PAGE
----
The research project focuses on the role of digital technologies in a COVID-19 exit strategy with a particular focus on the legal, ethical and societal conditions. Digital technologies are an important part of strategies to manage the pandemic and the exit strategy. Examples range from automated data mining, digital self-reporting to apps for contact tracing. The recent discussion on contact tracing apps in particular has also raised an important question, namely how can we steer clear of technological solutionism and implement new technologies in a way that is effective and at the same time respects fundamental rights and the need for democratic control? This is the question that this research project addresses. It concentrates on the question of which legal, ethical, and societal conditions need to be fulfilled for the use of digital solutions in managing the exit period in the corona crisis. The research starts with mapping the possible technological solutions and expectations and concerns associated with the use of digital technology and is followed by an in-depth analysis on legal and societal conditions of implementation. Moreover, a longitudinal survey is used to monitor people’s perceptions, expectations of, and experiences with apps and other digital technologies, in managing the crisis.

The project was commissioned by ZonMW as a so-called “urgent research question” project, and is a combined research effort of researchers from the Digital Transformation Initiative at the Faculty of Law, and the Research Priority Area ICDS (Information, Communication & The Data Society) at the University of Amsterdam.

It is led by Prof. Natali HelbergerProf. Claes de VreeseProf. Joris van Hoboken and Prof. Mireille van Eechoud and assisted by an interdisciplinary research team from the Institute of Information Law (IViR), the Amsterdam Law School and the Amsterdam School of Communication (ASCoR). The project also involves a core group of experts from the various fields of SSH, medicine and technology and research institutions across the Netherlands. The research is designed towards maximum transparency and a wide dissemination of the research findings. Next to informing policy making today, the research will draw lessons from the COVID-19 crisis for the future role of digital technology in solving societal problems.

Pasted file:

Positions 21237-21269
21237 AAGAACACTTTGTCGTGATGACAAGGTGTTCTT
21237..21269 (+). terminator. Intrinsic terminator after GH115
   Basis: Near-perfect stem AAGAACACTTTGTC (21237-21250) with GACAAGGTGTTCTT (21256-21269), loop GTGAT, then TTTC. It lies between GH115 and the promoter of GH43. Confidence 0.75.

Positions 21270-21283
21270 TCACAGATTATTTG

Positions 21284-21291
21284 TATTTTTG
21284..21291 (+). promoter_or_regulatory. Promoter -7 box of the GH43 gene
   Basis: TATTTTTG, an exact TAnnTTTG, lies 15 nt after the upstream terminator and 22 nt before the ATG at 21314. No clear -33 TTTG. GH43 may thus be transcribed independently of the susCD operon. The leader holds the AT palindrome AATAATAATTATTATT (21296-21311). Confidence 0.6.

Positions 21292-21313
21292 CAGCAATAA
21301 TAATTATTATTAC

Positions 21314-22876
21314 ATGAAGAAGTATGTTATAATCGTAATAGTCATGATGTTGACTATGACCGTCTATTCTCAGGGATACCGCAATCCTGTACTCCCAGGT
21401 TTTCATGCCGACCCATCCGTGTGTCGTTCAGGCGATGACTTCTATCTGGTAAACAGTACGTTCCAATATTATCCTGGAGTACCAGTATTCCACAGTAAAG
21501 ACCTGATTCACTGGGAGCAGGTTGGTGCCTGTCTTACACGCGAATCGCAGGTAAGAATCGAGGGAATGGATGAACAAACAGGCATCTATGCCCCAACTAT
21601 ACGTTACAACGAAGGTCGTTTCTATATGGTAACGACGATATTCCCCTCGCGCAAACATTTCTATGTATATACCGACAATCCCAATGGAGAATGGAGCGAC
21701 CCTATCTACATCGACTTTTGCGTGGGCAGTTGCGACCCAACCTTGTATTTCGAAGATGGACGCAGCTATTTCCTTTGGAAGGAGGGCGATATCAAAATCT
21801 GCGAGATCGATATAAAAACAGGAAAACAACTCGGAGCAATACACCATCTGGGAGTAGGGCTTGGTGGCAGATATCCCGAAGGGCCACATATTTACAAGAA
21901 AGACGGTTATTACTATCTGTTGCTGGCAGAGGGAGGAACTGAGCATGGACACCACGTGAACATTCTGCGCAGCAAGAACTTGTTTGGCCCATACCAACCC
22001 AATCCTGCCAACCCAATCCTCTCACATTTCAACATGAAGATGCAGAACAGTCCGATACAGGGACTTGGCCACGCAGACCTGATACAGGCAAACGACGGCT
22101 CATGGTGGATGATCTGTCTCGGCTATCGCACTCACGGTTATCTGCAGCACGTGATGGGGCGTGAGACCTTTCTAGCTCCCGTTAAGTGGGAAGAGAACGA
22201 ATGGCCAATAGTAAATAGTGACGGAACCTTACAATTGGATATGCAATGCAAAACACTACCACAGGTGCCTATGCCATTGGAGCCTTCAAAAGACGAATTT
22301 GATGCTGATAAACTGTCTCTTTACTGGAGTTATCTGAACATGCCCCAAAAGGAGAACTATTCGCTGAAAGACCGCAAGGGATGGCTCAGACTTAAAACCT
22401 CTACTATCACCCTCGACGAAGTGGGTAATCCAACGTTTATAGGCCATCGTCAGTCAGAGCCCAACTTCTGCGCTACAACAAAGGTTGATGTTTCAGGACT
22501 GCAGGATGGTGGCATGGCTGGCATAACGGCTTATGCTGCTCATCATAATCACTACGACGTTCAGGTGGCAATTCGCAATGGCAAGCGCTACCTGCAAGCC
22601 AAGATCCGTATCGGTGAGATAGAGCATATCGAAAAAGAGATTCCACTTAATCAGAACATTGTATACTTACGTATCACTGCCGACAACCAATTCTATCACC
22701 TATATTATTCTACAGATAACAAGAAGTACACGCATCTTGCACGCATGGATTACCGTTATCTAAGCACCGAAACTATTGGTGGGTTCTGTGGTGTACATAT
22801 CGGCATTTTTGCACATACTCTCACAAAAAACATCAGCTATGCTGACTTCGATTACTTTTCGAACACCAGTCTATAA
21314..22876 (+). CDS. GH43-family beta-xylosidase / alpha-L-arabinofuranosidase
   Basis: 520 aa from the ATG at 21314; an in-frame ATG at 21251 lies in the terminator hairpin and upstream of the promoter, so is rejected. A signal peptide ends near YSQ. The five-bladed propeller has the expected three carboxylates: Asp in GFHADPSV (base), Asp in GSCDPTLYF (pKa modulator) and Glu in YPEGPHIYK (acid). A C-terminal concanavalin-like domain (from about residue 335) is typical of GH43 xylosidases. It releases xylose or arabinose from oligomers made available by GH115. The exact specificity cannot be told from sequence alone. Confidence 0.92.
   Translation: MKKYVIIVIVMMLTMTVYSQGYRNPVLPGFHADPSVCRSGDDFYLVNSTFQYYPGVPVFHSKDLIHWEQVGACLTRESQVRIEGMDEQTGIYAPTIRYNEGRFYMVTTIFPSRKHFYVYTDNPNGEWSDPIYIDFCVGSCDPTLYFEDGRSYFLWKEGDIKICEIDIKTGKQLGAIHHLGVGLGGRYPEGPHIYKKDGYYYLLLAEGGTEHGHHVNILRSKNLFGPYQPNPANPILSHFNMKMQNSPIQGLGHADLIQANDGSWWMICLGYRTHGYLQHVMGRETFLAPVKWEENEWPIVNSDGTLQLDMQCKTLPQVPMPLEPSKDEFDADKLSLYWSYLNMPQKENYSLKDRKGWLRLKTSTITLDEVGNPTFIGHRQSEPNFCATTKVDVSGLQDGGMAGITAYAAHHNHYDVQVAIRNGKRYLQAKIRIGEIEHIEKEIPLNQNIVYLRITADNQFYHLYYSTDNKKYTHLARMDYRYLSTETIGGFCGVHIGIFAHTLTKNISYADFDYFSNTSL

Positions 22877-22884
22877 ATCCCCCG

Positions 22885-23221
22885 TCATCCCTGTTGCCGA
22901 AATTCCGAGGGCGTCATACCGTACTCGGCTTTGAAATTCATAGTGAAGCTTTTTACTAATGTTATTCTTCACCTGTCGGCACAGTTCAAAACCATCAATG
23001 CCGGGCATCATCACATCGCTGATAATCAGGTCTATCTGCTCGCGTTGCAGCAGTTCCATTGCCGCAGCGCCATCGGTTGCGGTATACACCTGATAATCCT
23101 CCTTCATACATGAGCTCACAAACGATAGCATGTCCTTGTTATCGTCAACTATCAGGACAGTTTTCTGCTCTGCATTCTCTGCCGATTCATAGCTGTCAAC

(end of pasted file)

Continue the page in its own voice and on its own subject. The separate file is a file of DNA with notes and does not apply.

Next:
research project  led by Mireille van Eechoud

Data after death — Research into
post-mortem digital assets

The Data after Death (Digitale Nalatenschappen) project researches the legal aspects of digital inheritances. Virtually every surviving relative will be confronted with issues relating to access to and management of online ‘assets’ after death. The use of social media and other online communication services by citizens is commonplace. The use of the internet, social media and other platforms is also rapidly normalising among older citizens. The intelligent lock-down associated with the COVID-19 virus and the transition to the 1.5-metre society will undoubtedly accelerate this trend towards the intensification of our online lives. In addition to intellectual property, privacy, data protection, other legal aspects are implicated, such as the contractual terms and conditions applied by providers of information and communication services, and inheritance law issues.

The study, started in July 2020, is commissioned by the Ministry of the Interior and Kingdom Relations, will result in recommendations on possible adjustments to the Dutch regulatory framework with a view to the adequate protection of private and public interests in the regulation and management of postmortem digital assets. The final report was published in April 2021. 

The project is a joint collaboration between the Institute for Information Law (IViR) and the Private Law department of the Faculty of Law at the University of Amsterdam. The team consists of experts across different legal disciplines: Prof. Barbara Reinhartz (Inheritance Law), Prof. Chantal Mak (Property Law and Fundamental Rights), Prof. Marco Loos (Consumer Law and Contract Law), Dr. Jef Ausloos (Data Protection), and Prof. Mireille van Eechoud (Information Law, research lead).

research project  led by gijs van dijck


The LAWNOTATION project aims to develop an infrastructure that allows researchers to making legal data and annotation schemes (current and future) accessible for annotation and analysis purposes, to develop an annotation platform for analyzing the linguistic and legal characteristics of legal documents, and to build a user-friendly interface. A team of developers will work closely together with researchers on the improved access to legal materials. 

LAWNOTATION is an initiative of the Digital Legal Studies cluster in the Sectorplan Social Sciences and Humanities (SSH) – Rechtsgeleerdheid and other Dutch universities that are collaboratively working on questions related to the digitalisation of law. The research is made possible by the Platform Digitale Infrastructuur SSH. The project is led by prof. Gijs van Dijck and involves researchers from Maastricht University, Groningen University, University of Amsterdam, Radboud University, and Tilburg / Utrecht University.